Canadian teen sports spoof — like many films at the Hamptons fest this year — sounds infinitely worse than it plays. Indeed, between pic’s premise (the sport in question is chess) and its prelude (a video docu on the titular school with a Brit twit voiceover), “Hatley High” had nowhere to go but up. But character driven comedy quickly builds credibility and affection for its affably oddball townsfolk. Already out on DVD in Canada and theatrically sold in Russia (where pic’s lack of chess smarts apparently tickles auds), “Hatley” could find loyal following on cable and home vid.
New kid on the block Tommy (Nicholas Wright) discovers his recently deceased mother was a legendary chess wiz and local heroine in the chess-obsessed town. Initially courted for his presumed genius at the board, Tommy is soon accepted on his own merits. He effortlessly attracts the school’s brainy, beautiful head cheerleader Hyacinthe (Rachelle Lefevre), whose rousing pompom-waving chess cheers run along the lines of “take a look we got your rook.”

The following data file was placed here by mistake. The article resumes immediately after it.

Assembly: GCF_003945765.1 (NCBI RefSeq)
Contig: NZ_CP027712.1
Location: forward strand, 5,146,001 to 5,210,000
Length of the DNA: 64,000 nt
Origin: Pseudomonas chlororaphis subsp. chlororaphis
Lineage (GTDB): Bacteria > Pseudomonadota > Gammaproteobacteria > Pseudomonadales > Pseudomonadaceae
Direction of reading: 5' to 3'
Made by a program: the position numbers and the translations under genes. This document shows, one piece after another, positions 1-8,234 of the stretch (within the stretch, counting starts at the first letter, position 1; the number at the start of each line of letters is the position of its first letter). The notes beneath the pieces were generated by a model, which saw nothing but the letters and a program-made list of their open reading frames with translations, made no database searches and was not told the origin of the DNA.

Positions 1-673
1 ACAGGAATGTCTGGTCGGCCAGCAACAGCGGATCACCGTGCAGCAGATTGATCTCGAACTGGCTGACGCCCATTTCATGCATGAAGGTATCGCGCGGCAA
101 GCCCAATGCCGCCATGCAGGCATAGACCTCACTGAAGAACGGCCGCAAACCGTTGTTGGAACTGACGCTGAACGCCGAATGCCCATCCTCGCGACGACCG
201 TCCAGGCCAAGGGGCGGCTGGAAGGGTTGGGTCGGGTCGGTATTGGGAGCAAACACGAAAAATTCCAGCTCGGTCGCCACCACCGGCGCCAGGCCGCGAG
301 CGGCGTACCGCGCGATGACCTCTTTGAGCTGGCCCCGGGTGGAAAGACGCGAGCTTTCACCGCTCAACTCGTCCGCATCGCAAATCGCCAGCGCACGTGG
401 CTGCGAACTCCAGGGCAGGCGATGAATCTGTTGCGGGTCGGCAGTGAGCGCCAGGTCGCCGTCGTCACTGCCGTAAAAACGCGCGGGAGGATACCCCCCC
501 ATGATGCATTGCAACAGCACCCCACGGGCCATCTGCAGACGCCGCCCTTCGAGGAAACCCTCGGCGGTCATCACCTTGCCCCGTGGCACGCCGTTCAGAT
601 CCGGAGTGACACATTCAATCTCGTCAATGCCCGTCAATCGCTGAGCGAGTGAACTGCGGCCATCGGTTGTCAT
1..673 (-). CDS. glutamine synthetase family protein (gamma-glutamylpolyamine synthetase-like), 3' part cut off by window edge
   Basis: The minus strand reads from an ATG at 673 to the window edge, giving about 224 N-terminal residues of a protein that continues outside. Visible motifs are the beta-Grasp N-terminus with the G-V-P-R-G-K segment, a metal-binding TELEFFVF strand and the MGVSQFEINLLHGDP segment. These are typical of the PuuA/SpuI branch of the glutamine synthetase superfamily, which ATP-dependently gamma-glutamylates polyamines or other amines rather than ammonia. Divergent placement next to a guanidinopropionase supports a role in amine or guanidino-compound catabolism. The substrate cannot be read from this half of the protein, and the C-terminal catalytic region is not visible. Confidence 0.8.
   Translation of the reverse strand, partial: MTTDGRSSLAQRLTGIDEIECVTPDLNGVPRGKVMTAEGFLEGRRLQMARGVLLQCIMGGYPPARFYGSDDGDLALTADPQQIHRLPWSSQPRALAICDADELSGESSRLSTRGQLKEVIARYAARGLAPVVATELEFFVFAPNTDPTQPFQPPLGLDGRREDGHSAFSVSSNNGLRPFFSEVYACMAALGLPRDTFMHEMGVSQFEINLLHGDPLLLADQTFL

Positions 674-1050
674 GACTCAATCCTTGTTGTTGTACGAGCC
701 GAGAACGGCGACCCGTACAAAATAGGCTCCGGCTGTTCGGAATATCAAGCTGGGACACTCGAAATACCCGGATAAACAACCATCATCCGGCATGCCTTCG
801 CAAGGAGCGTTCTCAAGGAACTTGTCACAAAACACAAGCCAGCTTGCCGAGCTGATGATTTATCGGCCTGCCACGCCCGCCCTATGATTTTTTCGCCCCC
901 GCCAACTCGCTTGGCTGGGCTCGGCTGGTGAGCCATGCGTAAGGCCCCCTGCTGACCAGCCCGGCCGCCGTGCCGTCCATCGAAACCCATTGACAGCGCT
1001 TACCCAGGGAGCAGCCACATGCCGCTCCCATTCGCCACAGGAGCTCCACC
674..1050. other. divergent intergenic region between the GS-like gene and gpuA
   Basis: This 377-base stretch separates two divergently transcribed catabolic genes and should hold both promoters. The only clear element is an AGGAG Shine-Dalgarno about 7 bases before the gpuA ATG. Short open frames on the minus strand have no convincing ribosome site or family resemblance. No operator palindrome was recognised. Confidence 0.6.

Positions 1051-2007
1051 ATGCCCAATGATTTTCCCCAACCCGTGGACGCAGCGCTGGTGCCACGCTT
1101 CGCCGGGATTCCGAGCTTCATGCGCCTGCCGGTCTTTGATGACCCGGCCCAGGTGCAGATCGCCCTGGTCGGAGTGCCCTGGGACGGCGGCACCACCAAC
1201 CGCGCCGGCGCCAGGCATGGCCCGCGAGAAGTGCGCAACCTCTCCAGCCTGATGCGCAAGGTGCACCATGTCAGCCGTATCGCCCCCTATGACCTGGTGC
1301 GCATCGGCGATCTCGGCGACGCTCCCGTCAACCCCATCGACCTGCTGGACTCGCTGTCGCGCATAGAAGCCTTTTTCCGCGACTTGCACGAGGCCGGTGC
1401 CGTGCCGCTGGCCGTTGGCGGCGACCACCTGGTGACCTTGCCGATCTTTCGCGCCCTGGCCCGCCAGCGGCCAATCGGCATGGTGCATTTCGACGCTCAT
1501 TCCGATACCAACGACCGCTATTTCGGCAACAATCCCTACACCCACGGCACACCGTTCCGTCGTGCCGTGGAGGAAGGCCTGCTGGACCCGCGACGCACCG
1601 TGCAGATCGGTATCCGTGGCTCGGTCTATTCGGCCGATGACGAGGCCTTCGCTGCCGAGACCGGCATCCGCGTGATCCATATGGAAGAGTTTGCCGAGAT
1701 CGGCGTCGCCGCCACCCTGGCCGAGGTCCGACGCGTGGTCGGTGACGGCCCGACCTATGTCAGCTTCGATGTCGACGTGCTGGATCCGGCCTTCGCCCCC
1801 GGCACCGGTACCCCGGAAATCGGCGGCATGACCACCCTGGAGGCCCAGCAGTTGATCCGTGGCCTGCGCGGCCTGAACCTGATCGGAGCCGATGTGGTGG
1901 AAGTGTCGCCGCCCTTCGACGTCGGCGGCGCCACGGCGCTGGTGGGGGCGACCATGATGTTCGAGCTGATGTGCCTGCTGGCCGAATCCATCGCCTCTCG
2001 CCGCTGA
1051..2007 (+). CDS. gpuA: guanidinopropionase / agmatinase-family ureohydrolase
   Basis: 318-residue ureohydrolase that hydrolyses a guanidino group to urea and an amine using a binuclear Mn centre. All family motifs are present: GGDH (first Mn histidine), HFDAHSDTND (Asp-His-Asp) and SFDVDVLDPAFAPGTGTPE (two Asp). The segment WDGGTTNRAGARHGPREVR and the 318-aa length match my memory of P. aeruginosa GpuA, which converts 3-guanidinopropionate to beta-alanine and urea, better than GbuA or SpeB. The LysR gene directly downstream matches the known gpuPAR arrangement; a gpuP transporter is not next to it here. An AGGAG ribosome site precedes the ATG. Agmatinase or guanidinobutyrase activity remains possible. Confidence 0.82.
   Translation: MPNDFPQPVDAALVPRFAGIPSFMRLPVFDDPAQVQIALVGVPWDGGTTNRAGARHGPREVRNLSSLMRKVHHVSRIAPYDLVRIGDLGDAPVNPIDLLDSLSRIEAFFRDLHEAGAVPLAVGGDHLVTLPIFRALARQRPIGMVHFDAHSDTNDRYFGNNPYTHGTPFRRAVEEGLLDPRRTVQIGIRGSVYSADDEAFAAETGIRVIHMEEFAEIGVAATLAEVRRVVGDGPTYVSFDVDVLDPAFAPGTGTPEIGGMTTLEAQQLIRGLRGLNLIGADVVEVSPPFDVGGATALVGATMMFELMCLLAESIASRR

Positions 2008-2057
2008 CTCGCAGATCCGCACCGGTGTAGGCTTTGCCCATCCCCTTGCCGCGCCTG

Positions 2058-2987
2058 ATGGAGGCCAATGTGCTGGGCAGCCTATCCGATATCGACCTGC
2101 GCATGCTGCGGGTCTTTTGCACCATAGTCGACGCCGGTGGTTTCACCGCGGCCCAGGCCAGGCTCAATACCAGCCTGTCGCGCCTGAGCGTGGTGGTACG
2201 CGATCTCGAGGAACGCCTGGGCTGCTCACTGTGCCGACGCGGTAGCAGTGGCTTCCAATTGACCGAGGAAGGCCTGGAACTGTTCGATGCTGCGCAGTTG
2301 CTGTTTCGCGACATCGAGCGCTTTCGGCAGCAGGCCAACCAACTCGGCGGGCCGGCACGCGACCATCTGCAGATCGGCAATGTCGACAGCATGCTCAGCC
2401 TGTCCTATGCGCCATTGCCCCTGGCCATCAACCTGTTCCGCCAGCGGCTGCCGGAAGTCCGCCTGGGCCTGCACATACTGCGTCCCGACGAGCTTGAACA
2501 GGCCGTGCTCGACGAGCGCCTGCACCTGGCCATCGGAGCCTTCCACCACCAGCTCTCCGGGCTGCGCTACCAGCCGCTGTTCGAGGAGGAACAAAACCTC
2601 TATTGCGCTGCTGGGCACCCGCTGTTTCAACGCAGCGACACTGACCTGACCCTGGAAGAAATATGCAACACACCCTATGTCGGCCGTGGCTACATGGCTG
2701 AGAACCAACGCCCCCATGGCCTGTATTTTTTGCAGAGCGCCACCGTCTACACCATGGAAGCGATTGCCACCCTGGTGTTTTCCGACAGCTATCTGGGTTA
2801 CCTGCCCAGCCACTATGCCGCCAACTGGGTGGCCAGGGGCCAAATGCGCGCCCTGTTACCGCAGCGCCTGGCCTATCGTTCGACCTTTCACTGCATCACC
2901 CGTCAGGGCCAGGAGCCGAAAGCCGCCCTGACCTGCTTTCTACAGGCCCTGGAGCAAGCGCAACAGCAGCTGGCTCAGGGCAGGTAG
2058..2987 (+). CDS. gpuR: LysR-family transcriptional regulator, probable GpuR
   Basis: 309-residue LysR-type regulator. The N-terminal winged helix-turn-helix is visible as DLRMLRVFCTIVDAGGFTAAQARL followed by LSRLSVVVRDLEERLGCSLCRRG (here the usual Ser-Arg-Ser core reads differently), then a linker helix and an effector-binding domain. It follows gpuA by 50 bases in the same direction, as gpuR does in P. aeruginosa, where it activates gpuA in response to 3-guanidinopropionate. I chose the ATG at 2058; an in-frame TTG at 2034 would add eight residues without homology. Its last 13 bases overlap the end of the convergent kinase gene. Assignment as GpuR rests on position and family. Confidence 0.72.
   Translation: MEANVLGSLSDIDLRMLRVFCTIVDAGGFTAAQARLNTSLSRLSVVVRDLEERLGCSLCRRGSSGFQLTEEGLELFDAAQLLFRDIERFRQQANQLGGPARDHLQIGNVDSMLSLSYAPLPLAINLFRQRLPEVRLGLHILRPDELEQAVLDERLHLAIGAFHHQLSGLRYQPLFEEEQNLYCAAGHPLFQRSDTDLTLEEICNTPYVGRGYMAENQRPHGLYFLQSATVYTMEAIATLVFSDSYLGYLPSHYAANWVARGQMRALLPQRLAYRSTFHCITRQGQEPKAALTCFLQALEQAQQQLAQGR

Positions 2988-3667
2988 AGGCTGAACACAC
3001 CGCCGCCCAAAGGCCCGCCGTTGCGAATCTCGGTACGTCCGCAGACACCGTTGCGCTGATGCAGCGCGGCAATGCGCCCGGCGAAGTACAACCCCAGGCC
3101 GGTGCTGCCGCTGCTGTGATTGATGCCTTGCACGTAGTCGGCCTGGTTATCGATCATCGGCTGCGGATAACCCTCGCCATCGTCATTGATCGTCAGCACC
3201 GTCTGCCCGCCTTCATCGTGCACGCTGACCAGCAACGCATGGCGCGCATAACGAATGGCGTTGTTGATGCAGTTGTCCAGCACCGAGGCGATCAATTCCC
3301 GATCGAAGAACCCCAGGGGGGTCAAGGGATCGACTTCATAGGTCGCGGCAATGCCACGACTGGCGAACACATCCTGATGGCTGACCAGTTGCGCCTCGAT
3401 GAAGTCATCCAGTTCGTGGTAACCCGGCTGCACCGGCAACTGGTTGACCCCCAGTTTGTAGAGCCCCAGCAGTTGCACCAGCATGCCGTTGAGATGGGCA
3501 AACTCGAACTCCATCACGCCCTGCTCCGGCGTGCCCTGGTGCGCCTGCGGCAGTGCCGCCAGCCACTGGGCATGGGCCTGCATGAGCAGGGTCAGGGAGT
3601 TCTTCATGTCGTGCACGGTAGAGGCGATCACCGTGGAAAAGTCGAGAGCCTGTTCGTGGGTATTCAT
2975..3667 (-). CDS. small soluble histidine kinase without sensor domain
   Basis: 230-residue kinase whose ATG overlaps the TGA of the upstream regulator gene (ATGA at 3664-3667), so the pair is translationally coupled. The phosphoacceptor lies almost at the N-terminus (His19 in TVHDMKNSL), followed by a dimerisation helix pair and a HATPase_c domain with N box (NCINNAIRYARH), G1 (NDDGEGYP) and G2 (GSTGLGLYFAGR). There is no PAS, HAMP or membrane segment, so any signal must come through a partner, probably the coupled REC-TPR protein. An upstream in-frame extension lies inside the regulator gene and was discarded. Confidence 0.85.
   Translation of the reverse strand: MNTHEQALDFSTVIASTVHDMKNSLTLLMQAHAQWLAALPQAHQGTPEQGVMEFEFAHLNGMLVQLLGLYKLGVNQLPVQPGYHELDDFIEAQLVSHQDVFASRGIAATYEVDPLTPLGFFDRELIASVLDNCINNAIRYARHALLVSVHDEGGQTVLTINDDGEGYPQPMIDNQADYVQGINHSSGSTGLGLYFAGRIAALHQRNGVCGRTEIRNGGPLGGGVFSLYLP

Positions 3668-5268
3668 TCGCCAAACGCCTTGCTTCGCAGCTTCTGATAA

Tommy’s romance with Hyacinthe evolves charmingly, proceeding amid head-butting male confrontations with chess team captain Shaun (James A. Woods). One measure of pic’s strangeness (or perhaps only its Canadian-ness) is Tommy’s heroic gesture, once he has been goaded into a game by his g.f., to deliberately lose the match, a move soon recognized by his opponent as an overt act of contempt.
In Hatley, everybody seems quick on the draw, including hero’s father (Robert Jadah), a celebrated physics genius. The local minister (Malcolm Travis), boasts a direct line to God (incoming messages signaled by headaches and nosebleeds). Uniformly excellent ensemble cast imbues eccentric townsfolk with dignity and warmth. While bright-eyed and enthusiastic, characters come equipped with a built-in absurdist distance that prevents them from ever taking life too seriously.
Pic’s sports parody mainly impresses by its very lameness. Guys running back and forth between chessboards maneuvering pawns and bishops hardly constitutes a side-splitting lampoon of intensive pre-game training (particularly as framed by sophomore helmer Phil Price, whose forte is character study rather than formal satire). Indeed, a healthy lack of investment in the mechanics of the plot (and the game) is Price’s ace in the hole.
Art direction and costume design create a unique, vaguely academic look that is not time — or place — specific.